Heart societies issue new guidelines on cardiac cath
Article Thumbnail ImageMay 10, 2012 -- A report issued on Wednesday by the American College of Cardiology Foundation (ACCF) and several other medical societies offers detailed criteria for determining when invasive cardiac catheterization is a reasonable option for evaluating patients for heart disease.
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Despite the rise of noninvasive diagnostic modalities such as CT and MRI, invasive cardiac catheterization remains a common procedure in the U.S. and can still be the best way to diagnose heart problems in some cases. However, the procedure is expensive, and its invasiveness entails a certain amount of risk, so determining when the benefits of performing the procedure outweigh the risks is essential, according to a statement by the writing group representing the societies.

The panel identified 166 possible clinical scenarios when referral for diagnostic catheterization might be considered -- drawn from the medical literature and anticipated clinical applications -- and assessed the appropriateness for each indication. Altogether, the group determined cardiac catheterization to be "appropriate" in about half of the clinical situations evaluated, according to Duke University's Dr. Manesh Patel and colleagues in the writing group.

Almost 30% of the scenarios were rated as "uncertain," where the procedure may be considered reasonable. The authors emphasized that an uncertain designation should not be used by payors as grounds for denial of reimbursement.

Cardiac catheterization was deemed not reasonable or "inappropriate" in 25% of the clinical scenarios, the group wrote. That means the procedure may not be needed most of the time, but a small percentage of cases may be justified based on extenuating clinical circumstances, Patel explained.

The document focuses on the traditional use of catheterization to detect coronary artery stenosis, but the group also considered its use for arrhythmia workup, in preoperative testing, and to evaluate patients with possible valve disease, pulmonary hypertension, or problematic cardiac output. Catheterization is appropriate in the following scenarios:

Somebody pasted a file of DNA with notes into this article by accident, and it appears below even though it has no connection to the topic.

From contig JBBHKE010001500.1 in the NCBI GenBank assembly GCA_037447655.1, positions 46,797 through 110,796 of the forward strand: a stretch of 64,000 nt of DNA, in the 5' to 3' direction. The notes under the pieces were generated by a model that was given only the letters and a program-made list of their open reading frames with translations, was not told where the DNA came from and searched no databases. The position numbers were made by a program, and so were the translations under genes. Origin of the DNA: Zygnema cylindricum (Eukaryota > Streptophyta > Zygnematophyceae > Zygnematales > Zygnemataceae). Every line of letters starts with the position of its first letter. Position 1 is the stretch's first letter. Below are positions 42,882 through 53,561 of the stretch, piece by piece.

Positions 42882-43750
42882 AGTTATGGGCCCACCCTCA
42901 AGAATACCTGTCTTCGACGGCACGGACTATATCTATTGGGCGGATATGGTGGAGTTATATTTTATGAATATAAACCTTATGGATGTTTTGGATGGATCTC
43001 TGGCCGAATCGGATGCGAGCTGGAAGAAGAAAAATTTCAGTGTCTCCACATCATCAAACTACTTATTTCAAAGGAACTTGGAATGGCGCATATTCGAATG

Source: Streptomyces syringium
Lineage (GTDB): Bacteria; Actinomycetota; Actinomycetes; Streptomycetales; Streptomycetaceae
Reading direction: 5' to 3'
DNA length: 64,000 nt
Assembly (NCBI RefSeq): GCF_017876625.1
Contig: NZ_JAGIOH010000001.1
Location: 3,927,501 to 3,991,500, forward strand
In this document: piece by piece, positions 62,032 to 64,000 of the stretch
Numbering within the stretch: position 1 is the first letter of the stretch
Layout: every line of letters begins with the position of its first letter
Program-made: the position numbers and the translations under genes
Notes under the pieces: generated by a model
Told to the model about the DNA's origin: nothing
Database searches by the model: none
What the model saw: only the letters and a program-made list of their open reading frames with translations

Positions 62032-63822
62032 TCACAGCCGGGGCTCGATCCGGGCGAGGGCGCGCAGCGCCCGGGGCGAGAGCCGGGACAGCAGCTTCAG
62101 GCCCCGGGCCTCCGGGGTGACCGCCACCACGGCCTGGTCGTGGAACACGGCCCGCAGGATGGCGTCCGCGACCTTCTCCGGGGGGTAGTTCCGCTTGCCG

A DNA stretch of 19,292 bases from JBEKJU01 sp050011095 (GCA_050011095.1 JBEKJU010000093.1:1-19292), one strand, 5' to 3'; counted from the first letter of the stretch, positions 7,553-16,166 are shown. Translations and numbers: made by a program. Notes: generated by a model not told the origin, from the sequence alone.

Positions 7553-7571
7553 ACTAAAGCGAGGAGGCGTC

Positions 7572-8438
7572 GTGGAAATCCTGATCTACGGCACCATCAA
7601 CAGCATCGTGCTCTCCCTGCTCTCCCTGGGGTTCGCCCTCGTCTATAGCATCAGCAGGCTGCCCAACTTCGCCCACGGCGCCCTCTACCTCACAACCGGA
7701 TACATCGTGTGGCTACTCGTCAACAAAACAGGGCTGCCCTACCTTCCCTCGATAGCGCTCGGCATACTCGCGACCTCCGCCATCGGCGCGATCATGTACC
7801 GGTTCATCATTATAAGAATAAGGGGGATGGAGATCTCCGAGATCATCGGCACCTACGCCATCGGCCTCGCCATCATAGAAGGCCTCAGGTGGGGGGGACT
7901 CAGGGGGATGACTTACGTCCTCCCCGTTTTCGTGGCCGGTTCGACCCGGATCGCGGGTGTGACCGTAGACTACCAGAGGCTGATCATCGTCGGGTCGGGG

• In patients with symptoms and a high pretest probability of coronary artery disease
  • In cases of definite or suspected acute coronary syndrome
  • In patients with typical symptoms and intermediate- or high-risk findings on prior diagnostic tests

Direct referral to catheterization is inappropriate in the following situations:

  • Asymptomatic patients at low risk for coronary artery disease or without significant symptoms suggestive of heart disease
  • As part of a preoperative workup for noncardiac surgery in patients with good functional or exercise capacity and/or those undergoing low-risk surgeries (if a patient has significant risk factors or is undergoing transplantation or heart valve surgery, diagnostic catheterization is warranted)

Each patient is different, and clinical judgment should play a role for individual patients, the authors wrote. The writing and technical panels said they favor collaborative interaction between patients, referring clinicians, and cardiologists in determining the need for cardiac catheterization procedures.

The criteria were developed by the ACCF in collaboration with the Society for Cardiovascular Angiography and Interventions, the American Association for Thoracic Surgery, the American Heart Association, the American Society of Echocardiography, the American Society of Nuclear Cardiology, the Heart Failure Society of America, the Heart Rhythm Society, the Society of Critical Care Medicine, the Society of Cardiovascular Computed Tomography, the Society for Cardiovascular Magnetic Resonance, and the Society of Thoracic Surgeons.